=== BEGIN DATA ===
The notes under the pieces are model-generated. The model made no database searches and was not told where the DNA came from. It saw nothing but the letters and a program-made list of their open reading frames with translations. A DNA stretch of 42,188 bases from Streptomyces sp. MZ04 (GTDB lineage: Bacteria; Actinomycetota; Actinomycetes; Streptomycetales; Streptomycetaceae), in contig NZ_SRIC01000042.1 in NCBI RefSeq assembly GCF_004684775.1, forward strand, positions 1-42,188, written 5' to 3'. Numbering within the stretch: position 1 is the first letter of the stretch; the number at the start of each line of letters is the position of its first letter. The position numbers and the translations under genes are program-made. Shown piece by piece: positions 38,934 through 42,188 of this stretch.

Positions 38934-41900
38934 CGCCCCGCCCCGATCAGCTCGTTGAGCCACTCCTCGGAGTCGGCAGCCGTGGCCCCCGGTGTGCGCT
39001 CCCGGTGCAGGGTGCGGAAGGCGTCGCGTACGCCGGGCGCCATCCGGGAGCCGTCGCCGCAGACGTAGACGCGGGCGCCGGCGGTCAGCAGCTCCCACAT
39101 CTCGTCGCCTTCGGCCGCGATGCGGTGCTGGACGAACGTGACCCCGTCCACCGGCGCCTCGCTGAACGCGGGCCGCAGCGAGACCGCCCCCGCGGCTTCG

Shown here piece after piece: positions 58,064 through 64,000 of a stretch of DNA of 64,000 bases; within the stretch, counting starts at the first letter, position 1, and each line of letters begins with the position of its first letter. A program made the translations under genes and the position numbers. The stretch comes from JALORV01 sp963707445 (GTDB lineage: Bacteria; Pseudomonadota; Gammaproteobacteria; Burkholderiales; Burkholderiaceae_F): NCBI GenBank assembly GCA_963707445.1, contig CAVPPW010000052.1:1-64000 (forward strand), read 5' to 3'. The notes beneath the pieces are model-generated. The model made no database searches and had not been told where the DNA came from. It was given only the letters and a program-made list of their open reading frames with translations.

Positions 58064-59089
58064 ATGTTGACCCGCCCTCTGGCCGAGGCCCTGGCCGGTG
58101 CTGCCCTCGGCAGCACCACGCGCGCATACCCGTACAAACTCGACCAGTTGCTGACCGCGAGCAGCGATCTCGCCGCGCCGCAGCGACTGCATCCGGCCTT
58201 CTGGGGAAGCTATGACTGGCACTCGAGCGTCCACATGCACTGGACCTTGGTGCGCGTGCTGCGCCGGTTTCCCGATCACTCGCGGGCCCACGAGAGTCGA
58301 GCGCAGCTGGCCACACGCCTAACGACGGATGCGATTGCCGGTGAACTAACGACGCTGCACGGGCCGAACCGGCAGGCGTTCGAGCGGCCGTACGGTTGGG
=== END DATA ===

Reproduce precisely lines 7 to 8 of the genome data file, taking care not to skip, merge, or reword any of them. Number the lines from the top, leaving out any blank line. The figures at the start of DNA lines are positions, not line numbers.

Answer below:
Positions 58064-59089
58064 ATGTTGACCCGCCCTCTGGCCGAGGCCCTGGCCGGTG